A commentary by «L’Espresso»’s Vatican analyst Alessandro Magister argues that Pope Francis brings to bear the full force of his persuasive authority regarding the Church’s processing of future saints. “In beatifications and canonizations, the pope is acting as an absolute monarch,” Magister concludes—and he points to the Pope’s lifting of the hold order on Archbishop Romero as a case in point. We’ll take issue with Mr. Magister just this once—at least with respect to his assertion that Francis’ “unblocking” of Archbishop Romero’s canonization cause is an unusual exertion of papal influence.
Refuting Mr. Magister’s reading that the Pope’s action is unusual boils down to three points:
- Papal intervention over particular causes is not out of the ordinary, as is evident from the history of the Romero cause—which has been dependent on papal preferences from the outset;
- Francis has not given any special dispensation to Archb. Romero’s cause; he has simply put it on similar footing as other causes by removing an exceptional “hold” impeding its progress; and
- The “unblocking” of Archb. Romero’s cause was part of a process that was already in motion and in which the Pope’s intervention was not as dramatic as it may have seemed.
First, the Pope’s personal active involvement in particular canonization causes is not unusual. In fact, papal involvement in Archb. Romero’s canonization cause is not unusual. It is par for the course. As the relator for the Romero process, Fr.Daniel Ols, said in a 2003 interview, “if the Holy Father wants things to accelerate, they speed up.” In Making Saints: How The Catholic Church Determines Who Becomes A Saint, Who Doesn't, And Why (1996), Kenneth Woodward reveals the extent of Blessed Pope John Paul II’s involvement in the institution of Archb. Romero’s canonization process. Woodard details how Bl. John Paul believed that Romero was a martyr, but he asked Salvadoran Church authorities to hold-off on initiating the canonization process until such time as it could be assured of a positive reception. Woodard says, “it is apparent that John Paul II had personally interdicted, for the time being, any effort on the part of the Salvadoran church officials to introduce a canonization process for Archbishop Romero.” He notes that, “Such a direct papal intervention is highly unusual, but not unprecedented.” Woodward, at 45 (emphases mine). In fact, the cause was not started until the late pope signed off on the timing: even though the cause “did not sit well in some Vatican dicasteries … John Paul II, personally and in spite of this, gave his approval” (Sobrino—emphasis mine). It is evident that Archb. Romero has depended on papal authority from the beginning.
Second, by “unblocking” Archb. Romero’s process, Pope Francis has not given his canonization cause any special advantage over other causes. He has simply assured that the opposite was not true—he has guaranteed that Archb. Romero’s canonization process would not be subjected to further delays because of political considerations. Msgr. Gregorio Rosa Chavez, the Auxiliary Bishop of San Salvador, has stated that even though he has reason to know that Pope Francis “is absolutely convinced that Romero is a saint and a martyr” and that “everything points to his beatification being in the cards,” nevertheless “we follow God’s time frame which is not the same as ours.” El Salvador's ambassador to the Holy See, Manuel Lopez, belongs to the Catholic Sovereign Order of Malta and also commented on the next steps. “The postulator will present the positio to the Congregation for the Causes of Saints, it will be analyzed first by a commission of theologians, and then by a commission of cardinals, and the two commissions will forward their recommendations to the Pope, who will make the final determination,” said Lopez. In other words, the course that Archb. Romero’s process will follow is the ordinary course.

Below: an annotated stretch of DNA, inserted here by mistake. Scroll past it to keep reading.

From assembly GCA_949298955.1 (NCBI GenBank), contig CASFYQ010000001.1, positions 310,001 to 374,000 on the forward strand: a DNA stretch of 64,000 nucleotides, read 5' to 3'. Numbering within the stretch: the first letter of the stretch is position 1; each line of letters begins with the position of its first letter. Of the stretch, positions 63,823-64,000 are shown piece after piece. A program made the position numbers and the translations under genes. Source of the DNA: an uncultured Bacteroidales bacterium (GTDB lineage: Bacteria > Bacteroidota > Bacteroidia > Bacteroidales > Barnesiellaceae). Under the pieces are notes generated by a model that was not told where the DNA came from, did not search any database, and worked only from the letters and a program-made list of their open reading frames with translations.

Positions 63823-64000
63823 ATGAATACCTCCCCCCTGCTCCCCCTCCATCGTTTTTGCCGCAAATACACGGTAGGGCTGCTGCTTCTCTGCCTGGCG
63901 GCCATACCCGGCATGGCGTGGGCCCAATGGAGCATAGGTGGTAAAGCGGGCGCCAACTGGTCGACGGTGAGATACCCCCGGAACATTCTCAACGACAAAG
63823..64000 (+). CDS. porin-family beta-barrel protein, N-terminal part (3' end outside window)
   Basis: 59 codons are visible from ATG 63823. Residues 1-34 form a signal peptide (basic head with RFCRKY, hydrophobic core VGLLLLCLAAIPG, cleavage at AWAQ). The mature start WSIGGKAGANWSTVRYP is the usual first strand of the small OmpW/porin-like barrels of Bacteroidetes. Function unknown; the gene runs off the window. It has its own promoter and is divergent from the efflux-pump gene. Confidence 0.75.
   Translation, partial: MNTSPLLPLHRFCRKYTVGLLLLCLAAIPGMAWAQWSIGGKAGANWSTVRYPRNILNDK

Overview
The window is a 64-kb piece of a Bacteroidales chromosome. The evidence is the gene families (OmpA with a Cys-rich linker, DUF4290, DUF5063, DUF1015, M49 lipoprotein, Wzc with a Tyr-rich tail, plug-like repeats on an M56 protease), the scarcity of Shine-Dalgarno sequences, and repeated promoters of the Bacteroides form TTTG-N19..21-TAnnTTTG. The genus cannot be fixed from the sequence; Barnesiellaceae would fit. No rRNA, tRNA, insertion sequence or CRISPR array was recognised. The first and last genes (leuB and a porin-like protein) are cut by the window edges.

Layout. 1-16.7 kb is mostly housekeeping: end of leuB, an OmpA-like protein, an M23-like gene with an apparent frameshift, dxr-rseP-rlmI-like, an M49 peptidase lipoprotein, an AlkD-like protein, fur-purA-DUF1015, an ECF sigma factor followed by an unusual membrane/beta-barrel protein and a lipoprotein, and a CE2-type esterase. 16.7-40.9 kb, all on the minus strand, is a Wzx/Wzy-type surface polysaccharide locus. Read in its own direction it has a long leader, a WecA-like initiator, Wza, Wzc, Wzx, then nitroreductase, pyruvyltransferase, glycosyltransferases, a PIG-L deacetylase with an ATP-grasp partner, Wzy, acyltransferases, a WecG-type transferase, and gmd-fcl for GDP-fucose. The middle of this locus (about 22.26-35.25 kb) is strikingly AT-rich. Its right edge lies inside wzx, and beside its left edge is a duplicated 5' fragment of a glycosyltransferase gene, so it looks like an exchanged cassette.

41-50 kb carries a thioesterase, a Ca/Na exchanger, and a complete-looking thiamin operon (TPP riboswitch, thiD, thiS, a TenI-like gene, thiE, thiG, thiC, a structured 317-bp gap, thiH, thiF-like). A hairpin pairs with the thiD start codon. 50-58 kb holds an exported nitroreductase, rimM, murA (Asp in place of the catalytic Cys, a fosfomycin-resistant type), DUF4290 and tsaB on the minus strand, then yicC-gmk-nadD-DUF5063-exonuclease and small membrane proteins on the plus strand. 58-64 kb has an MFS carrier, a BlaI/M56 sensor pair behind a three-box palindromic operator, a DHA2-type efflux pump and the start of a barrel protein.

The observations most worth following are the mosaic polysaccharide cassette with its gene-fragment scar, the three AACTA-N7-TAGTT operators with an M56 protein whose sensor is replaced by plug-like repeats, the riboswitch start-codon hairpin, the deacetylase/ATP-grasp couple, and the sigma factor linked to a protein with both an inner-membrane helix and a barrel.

Finally—and Mr. Magister candidly acknowledges this fact in his analysis—it is not clear how decisive Pope Francis’ intervention was, as “unblocking” the cause may have been a merely ministerial act; it may have been started under Pope Benedict; and it may have followed independent developments in the canonization office. In 2012 «La Stampa» analyzed that bureaucracy “plays a role” in explaining the lack of progress and that a directive re-starting the “coordination required between the Congregation for the Causes of Saints and the Congregation for the Doctrine of the Faith” might set the cause back in motion. That appears to be what Francis has done. Moreover, Bishop Rosa Chavez has stated that Pope Benedict XVI had been gearing up to do the same before he retired. Finally, in an interview in February of this year, the postulator of the cause, Archb. Vincenzo Paglia, spoke of his plan to kick-start Romero’s beatification cause. «La Stampa» later reported that Paglia’s strategy has opened an “expressway” to beatification for Archb. Romero. Pope Francis merely confirmed these developments.For all these reasons, “unblocking” Archb. Romero’s cause is not evidence of heavy handedness by the Pontiff, as Pope Francis’ action is in keeping with historical precedents for these processes.
Elsewhere, Mr. Magister also writes that the cause had been blocked, “in part because of the influence over Bishop Romero - and above all over his boundless homiletic production - exercised by the Jesuit Jon Sobrino.” But, it is not true that Sobrino had such influence on the homilies of Archbishop Romero. Sobrino helped write a pastoral letter and one speech for Romero, but Romero’s homilies were written by the archbishop himself after consulting with a small group of advisers, which did not usually include Sobrino.